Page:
Members weighed in on the ongoing controversy involving for-profit universities just before last week’s Christmas holiday, asking the federal government’s in-house investigators to detail why they made revisions to a recent report on the industry.
In a letter last week, incoming House Oversight and Government Reform Chairman Darrell Issa (R-Calif.) asked Government Accountability Office Comptroller General Gene Dodaro to report what his agency has done about revisions to an August report.
The undercover investigation, which included 15 for-profit colleges in various states and Washington, D.C., probed the marketing practices of such institutions as Kaplan, a company that Senate records show has spent $420,000 on lobbying through Sept. 30.
Dodaro was confirmed by the Senate on Dec. 22. His office has until Jan. 3 to respond to Issa’s request.
“As the congressional watchdog, GAOs mission is to provide Congress with timely information that is objective, fact-based, nonpartisan, non-ideological, fair, and balanced,” Issa said in a Dec. 22 statement. “In the same manner that GAO investigates how the federal government spends taxpayer dollars, Congress is entitled to hold GAO to the highest standards of accountability, integrity, and reliability.”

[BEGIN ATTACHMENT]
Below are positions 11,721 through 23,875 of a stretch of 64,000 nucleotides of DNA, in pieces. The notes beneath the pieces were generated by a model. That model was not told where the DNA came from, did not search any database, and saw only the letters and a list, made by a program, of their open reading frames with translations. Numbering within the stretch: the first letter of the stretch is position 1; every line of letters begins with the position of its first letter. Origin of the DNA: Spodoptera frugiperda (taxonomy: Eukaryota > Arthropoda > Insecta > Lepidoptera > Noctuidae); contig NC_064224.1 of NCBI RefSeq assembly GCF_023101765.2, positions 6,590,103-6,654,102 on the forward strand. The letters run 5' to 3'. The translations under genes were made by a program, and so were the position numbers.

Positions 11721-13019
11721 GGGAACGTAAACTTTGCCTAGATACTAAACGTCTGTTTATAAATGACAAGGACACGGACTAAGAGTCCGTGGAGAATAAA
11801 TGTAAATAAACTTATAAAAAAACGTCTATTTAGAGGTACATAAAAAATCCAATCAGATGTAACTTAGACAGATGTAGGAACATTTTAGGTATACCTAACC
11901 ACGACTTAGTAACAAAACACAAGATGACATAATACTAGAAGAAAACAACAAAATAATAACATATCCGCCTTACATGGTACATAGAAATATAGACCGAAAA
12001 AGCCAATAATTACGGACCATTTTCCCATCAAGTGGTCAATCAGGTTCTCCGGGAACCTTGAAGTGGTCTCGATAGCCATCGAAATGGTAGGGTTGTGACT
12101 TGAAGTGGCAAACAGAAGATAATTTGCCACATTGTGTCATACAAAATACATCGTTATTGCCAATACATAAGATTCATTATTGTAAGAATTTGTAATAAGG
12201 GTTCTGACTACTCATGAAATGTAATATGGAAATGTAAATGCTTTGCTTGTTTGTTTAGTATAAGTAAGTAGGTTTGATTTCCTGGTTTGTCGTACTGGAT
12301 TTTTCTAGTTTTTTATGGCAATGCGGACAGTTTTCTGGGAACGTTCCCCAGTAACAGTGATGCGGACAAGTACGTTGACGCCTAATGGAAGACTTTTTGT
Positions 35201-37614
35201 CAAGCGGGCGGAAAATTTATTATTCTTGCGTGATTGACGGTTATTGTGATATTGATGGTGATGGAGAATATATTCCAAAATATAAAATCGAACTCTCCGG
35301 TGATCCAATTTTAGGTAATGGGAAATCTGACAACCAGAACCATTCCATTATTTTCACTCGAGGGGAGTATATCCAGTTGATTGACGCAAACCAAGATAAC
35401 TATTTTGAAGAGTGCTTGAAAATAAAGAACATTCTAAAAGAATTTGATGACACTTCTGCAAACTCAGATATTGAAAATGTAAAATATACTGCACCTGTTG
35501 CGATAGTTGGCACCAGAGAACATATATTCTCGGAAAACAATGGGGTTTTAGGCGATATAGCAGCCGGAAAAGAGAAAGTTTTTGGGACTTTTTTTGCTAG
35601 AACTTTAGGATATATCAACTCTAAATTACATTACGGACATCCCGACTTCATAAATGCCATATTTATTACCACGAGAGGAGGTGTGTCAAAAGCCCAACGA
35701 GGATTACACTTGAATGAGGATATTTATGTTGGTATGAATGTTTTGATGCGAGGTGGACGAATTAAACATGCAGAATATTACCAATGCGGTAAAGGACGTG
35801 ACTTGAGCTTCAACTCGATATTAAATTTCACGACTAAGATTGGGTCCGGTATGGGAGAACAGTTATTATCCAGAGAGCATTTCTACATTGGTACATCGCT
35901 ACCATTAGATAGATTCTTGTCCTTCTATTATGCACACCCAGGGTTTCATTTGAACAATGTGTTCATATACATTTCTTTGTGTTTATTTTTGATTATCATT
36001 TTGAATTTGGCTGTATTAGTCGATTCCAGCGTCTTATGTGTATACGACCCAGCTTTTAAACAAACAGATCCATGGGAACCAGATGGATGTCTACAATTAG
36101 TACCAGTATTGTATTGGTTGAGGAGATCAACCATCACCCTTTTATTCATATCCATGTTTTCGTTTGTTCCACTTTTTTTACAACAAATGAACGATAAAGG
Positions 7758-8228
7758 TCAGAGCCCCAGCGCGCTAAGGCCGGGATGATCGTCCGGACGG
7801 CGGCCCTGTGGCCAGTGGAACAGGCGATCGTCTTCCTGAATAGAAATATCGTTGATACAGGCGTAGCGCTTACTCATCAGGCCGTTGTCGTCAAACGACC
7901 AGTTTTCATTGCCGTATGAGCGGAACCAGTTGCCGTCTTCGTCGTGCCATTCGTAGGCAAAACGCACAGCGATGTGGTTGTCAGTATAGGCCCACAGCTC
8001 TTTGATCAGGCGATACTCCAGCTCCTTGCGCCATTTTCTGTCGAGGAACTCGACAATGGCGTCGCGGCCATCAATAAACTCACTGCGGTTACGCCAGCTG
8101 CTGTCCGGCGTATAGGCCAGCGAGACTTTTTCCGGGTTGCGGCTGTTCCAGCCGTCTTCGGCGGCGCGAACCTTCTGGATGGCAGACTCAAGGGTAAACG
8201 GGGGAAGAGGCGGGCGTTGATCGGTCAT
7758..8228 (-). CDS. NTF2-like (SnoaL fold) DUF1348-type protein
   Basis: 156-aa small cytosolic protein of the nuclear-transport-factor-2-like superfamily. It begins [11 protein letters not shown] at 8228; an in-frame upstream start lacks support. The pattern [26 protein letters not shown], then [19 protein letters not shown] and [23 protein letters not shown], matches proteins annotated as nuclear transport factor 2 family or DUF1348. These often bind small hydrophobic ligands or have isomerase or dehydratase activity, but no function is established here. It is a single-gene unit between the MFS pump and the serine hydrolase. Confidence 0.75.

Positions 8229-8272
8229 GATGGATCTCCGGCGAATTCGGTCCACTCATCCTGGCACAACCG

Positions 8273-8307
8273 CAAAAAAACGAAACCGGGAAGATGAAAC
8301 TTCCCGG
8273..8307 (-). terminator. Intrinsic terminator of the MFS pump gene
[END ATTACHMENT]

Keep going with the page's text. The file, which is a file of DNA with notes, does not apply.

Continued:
Earlier this month, the Washington Post and other media outlets reported that the GAO revised its findings of the undercover investigation, “softening” allegations of widespread misrepresentation to students by for-profit universities, which have generated them tidy sums in recent years from government-subsidized loan and grant programs.
In his letter, Issa and his colleagues said they agreed with Sen. Mike Enzi (R-Wyo.) that the GAO’s revisions to the report raise “a number of troubling questions.”
On January 3, Sen. Kirsten Gillibrand, D-N.Y., raises her right hand as her son Henry messes up her hair while Vice President Joseph R. Biden Jr., delivers the ceremonial swearing-in in the Old Senate Chamber. Gillibrand's other son Theodore, lower right, looks on.
Each year since 1990, CQ Roll Call has reviewed the financial disclosures of all 541 senators, representatives and delegates to determine the 50 richest members of Congress. This year's report, derived from forms covering the calendar year 2012, shows it took a net worth of $6.67 million to crack the exclusive club.